Liam Neeson has taken some lessons from Miley Cyrus, apparently he can’t stop doing films that are derivatives of his popular Taken franchise. They should have just called this “Taken 3” and called it a day. At times it almost seemed like “Non-Stop” was going in that direction until the writers realized what they were doing and changed the plot mid-stream without any backtracking to explain the sudden shifts or dropped story threads.
It is a frustrating film to watch, at times I was really into it, but even at a little over 90 minutes it felt like there were long stretches of time before something exciting happens, this is due to John W. Richardson and Christopher Roach’s story structure that sets out timed events to occur every 20 minutes. It makes you want to constantly check your watch (and not in a good way). Seems a mysterious bad guy will kill someone on board the plane every 20 – 30 minutes unless Marks (Neeson) deposits $150 million dollars into his account.
As the story unfolds, Marks himself gets “gas-lit” and becomes the prime suspect as everyone on board questions his motives once his past history comes to light. Neeson’s Bill Marks feels like a character he has been playing a LOT lately and while he does play the paranoid, drunken, alienated family man with skills type of guy really well, it is about time that he does something else. There’s a certain predictability factor here.
The casting is unique and refreshing. I enjoy Julianne Moore in just about everything, I wish her role in this was more fully fleshed out and she was given more things to do. We don’t find out anything about her other than she’s a businesswoman who travels a lot. Corey Hawkins is Travis Mitchell a computer programmer, and Corey Stoll is a NYP Detective who tries to lead the passengers on a revolt against Marks. The cabin crew was headed up by “Law and Order’s” Linus Roache as the Captain and Michelle Dockery and “12 Years A Slave’s” Lupita Nyong’o as Flight Attendants.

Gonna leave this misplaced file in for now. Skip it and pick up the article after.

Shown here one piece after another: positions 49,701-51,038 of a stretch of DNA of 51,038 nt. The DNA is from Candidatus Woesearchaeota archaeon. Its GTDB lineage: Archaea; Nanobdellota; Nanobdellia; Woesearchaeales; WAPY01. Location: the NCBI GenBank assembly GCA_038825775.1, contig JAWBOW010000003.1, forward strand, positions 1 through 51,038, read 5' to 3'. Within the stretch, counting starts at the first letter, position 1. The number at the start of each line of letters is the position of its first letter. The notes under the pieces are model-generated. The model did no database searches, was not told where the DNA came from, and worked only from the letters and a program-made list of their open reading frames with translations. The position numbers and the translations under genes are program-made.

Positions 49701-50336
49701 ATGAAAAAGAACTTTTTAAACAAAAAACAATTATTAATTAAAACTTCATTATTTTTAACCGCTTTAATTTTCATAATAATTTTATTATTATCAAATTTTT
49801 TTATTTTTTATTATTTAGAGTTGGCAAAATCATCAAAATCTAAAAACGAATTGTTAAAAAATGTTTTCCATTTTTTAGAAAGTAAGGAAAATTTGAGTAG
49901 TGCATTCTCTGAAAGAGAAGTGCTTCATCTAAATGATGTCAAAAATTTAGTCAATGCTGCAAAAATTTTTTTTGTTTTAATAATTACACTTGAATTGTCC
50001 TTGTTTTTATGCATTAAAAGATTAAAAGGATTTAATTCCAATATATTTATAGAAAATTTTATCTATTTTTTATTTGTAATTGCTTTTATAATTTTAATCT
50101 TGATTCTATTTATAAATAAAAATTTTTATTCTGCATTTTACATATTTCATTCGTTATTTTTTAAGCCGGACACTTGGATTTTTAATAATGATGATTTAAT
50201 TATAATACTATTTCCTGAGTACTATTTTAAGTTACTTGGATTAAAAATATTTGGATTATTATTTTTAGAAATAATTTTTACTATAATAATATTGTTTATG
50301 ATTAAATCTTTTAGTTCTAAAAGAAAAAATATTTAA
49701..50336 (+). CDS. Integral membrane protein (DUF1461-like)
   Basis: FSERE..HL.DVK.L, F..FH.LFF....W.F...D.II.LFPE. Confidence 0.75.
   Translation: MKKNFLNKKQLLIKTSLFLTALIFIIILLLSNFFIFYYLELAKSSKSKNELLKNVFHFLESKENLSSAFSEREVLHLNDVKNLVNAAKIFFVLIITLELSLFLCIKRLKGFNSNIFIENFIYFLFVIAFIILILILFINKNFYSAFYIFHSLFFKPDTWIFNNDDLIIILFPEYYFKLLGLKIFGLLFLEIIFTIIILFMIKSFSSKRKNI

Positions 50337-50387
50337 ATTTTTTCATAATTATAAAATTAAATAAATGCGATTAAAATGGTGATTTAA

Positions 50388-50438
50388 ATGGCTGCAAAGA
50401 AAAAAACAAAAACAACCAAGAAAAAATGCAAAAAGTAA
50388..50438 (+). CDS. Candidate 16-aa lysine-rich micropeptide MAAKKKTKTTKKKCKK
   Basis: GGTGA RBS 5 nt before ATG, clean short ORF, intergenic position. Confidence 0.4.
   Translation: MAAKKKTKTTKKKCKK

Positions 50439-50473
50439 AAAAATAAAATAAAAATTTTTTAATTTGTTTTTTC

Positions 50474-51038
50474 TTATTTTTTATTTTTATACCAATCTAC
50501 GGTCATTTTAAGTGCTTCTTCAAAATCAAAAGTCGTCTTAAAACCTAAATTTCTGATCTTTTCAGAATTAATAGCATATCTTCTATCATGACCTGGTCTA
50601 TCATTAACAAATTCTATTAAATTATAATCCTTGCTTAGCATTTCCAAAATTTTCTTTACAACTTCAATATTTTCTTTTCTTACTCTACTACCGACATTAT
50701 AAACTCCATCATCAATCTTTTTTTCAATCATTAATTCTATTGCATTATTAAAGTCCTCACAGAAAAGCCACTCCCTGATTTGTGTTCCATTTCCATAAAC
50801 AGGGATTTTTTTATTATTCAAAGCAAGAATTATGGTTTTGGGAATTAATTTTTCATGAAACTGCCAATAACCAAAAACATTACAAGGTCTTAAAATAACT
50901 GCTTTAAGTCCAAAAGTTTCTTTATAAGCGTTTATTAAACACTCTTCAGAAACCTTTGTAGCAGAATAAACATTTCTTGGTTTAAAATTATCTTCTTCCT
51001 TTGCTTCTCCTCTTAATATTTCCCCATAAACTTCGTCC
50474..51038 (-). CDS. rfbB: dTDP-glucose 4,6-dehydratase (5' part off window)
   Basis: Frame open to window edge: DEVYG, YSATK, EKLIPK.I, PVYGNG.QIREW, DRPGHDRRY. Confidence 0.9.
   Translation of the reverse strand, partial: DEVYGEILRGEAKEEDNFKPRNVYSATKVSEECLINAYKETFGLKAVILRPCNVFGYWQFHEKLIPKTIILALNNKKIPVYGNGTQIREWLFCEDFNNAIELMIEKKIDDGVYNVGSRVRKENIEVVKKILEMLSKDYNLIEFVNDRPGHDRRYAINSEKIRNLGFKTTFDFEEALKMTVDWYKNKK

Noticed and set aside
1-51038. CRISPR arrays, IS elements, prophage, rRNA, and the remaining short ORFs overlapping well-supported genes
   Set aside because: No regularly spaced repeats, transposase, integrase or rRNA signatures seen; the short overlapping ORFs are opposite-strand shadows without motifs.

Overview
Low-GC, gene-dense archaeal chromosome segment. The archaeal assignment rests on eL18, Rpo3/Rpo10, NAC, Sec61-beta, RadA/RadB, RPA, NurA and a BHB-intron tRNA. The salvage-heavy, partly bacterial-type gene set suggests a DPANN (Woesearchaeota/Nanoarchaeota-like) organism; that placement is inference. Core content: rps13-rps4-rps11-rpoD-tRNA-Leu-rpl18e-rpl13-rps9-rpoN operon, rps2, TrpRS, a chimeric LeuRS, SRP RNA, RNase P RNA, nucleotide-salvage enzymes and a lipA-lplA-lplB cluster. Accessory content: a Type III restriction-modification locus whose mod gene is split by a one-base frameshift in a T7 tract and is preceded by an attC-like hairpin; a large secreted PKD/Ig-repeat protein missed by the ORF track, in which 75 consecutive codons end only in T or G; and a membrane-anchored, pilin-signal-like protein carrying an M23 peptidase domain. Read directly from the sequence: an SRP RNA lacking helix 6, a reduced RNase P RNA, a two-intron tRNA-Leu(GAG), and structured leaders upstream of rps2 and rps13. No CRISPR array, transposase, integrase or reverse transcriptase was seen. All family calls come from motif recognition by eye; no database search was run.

The writers purposefully left every character vague to further the mystery of why this is happening and who is behind it, but by going this route they stripped the film of any sense of connection to the drama. The movie didn’t do a very good job of setting up possible suspects, other than the biggest red herring of them all – Marks.
With that said the action was tightly woven in and nicely done when you factor in the small spaces Director Jaume Collet-Serra had to deal with and the “how they did it” aspect of the story does work, I did find myself wondering how the killer was going to get rid of his victim without anyone noticing on a crowded plane, but the lack of characterization really impacts how I felt about any of this. Especially once the big reveal happens is nicely handled but the explanation of why was both confusing and groan inducing.